senal at St. Louis. His position Moral goerilous, and constantly becoming more so, for he was menth mora all sides, and the hosts of the enemy were continually beirenden ungthened. Chapters X. and XI. review the startling event or he period immediately subsequent, and exhibit Lyon brave attempting to enforce the authority of the Government. He goes forth from St. Louis; and wherever his little band makes a stand, its enemies quail and flee before it. The praises of a grateful people are bestowed upon him, and the Government manifests its approbation and confidence by creating him a Brigadier-General and extending his authority. We here are able to get some idea of his character from a letter which he wrote about this time to a friend in Booneville, Mo., June 28th, 1861. In reply to a note received requesting him to make a memorandum of the most prominent events in his past life for the benefit of the public, he writes, I do not comply “because I have no time, and do not think the subject of the least importance. This great and most wicked rebellion absorbs my whole being to the exclusion of any considerations of fame or selfadvancement. In this issue, if I have or shall have a conspicuous part, I would share it, and the honors of it, equally with every one who contributes to sustain the great cause of our country which I have so much at heart. I have not received your notice of me in the Journal of Commerce. Most of the notices by the press are more or less erroneous. But alas! the past is nothing-painfully indeed unfruitful of benefits to our race. It is with the present we are dealing, and let us all devote ourselves to it with a view to secure the future; and let that future be blank and forever oblivious, rather than our cause fail before the unscrupulous villainy now at war upon it.”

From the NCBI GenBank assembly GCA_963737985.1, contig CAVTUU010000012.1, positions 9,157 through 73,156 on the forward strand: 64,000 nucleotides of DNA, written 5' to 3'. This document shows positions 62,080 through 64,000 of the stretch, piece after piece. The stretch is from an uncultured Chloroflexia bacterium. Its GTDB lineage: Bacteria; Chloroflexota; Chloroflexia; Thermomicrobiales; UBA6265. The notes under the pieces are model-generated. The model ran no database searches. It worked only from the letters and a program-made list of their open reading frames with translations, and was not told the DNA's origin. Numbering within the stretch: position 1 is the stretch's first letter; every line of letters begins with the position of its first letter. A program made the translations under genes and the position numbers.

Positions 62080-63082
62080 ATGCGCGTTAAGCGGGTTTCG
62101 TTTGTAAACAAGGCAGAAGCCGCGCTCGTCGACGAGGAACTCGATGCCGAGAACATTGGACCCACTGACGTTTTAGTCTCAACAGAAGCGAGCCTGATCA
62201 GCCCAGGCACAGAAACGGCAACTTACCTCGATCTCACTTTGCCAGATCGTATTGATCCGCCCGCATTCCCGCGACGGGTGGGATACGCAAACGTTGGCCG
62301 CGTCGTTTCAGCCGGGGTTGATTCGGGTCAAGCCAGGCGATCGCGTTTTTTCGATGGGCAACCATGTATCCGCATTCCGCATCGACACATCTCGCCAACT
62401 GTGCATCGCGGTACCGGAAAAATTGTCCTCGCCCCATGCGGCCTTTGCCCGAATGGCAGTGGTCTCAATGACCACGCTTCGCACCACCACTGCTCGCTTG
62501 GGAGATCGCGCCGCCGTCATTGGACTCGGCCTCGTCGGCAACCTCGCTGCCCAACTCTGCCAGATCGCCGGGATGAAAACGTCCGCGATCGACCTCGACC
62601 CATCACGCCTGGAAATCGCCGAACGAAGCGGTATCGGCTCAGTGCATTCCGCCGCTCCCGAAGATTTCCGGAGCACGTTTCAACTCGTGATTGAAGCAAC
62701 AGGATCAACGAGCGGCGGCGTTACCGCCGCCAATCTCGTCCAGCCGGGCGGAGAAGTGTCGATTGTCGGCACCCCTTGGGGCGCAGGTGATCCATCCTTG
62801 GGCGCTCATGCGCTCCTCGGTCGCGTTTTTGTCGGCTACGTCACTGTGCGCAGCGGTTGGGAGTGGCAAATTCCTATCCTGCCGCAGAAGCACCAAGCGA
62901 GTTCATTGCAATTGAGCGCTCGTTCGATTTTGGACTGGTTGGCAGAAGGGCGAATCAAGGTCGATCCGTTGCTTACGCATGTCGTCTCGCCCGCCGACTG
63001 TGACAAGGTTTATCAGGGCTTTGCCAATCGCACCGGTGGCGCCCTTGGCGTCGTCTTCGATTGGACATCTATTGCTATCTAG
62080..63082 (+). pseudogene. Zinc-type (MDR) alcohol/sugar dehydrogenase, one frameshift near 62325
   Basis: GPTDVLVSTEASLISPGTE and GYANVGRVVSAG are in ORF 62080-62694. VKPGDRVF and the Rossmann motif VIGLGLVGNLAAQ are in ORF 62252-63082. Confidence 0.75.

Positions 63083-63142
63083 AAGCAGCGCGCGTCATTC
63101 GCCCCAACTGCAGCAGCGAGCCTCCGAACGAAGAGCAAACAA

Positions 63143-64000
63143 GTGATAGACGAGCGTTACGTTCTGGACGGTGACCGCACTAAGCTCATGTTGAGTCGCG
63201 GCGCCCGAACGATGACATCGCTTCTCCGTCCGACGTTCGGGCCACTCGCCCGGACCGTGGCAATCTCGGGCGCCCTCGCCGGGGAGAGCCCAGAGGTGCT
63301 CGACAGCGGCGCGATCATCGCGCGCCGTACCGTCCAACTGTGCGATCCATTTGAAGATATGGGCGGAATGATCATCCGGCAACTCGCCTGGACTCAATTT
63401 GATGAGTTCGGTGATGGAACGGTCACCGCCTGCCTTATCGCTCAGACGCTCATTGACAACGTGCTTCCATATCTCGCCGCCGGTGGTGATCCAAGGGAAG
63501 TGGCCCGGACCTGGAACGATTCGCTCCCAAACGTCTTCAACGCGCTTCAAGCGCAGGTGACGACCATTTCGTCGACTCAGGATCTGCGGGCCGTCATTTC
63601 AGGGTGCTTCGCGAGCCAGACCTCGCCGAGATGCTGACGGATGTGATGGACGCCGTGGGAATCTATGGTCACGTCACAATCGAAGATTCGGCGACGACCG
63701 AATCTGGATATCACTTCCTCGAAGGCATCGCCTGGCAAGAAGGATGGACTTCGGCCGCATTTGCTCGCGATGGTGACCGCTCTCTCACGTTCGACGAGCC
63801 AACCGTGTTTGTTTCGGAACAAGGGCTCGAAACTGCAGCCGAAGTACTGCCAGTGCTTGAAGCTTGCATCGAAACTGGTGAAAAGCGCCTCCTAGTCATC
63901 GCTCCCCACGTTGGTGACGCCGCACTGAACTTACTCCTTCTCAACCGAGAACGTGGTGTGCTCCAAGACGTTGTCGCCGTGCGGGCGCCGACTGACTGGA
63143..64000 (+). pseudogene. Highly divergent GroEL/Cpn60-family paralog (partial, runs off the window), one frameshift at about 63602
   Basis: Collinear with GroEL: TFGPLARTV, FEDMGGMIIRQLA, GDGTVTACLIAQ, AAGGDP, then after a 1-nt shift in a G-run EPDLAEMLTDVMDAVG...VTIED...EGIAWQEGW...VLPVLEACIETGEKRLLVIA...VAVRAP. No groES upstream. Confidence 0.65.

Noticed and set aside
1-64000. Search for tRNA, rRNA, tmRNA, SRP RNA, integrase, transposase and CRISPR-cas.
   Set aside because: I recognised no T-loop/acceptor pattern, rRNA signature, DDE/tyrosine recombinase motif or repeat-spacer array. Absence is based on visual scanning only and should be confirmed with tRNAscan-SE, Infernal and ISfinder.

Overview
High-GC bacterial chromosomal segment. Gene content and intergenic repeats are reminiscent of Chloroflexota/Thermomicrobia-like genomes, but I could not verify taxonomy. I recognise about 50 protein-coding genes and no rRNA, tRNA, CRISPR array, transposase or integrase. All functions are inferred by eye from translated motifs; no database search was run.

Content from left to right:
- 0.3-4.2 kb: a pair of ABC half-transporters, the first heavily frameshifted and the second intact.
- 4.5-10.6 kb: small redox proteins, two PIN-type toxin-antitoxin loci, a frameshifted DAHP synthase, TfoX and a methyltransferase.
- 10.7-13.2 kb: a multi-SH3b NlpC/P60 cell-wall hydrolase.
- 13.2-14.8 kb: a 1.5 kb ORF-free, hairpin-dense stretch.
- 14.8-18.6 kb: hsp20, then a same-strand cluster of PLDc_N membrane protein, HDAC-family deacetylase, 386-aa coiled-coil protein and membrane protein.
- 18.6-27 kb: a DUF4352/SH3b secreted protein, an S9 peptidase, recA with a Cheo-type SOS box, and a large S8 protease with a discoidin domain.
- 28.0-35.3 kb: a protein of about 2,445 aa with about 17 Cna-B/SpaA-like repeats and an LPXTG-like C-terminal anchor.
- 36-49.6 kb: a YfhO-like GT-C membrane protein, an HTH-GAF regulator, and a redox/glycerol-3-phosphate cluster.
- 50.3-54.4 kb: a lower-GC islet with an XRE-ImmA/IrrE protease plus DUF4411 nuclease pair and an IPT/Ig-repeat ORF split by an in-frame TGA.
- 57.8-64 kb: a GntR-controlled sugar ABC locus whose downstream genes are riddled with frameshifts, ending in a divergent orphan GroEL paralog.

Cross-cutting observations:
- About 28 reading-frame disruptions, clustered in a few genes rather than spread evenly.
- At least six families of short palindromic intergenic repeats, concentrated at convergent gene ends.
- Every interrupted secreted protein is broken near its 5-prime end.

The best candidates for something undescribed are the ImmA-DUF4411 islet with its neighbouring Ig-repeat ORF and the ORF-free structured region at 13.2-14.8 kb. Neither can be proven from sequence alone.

Chapter XII. records the closing scenes of the brave soldier's life. The vigorous policy of General Lyon and his associates had secured to the Federal authority the principal towns on the Missouri river. Taking his departure thence, after very inadequate preparation, and with but a feeble force, he enters southwestern Missouri, where was the stronghold of the rebellion in the state. Four Southern armies, led by able Generals, were stationed at convenient combining distances, prepared not merely to assume the defensive, but awaiting opportunity to go forth to encounter Lyon and his men in full confidence that they would fall an easy prey Meanwhile, General Lyon, with less than five thousand followers,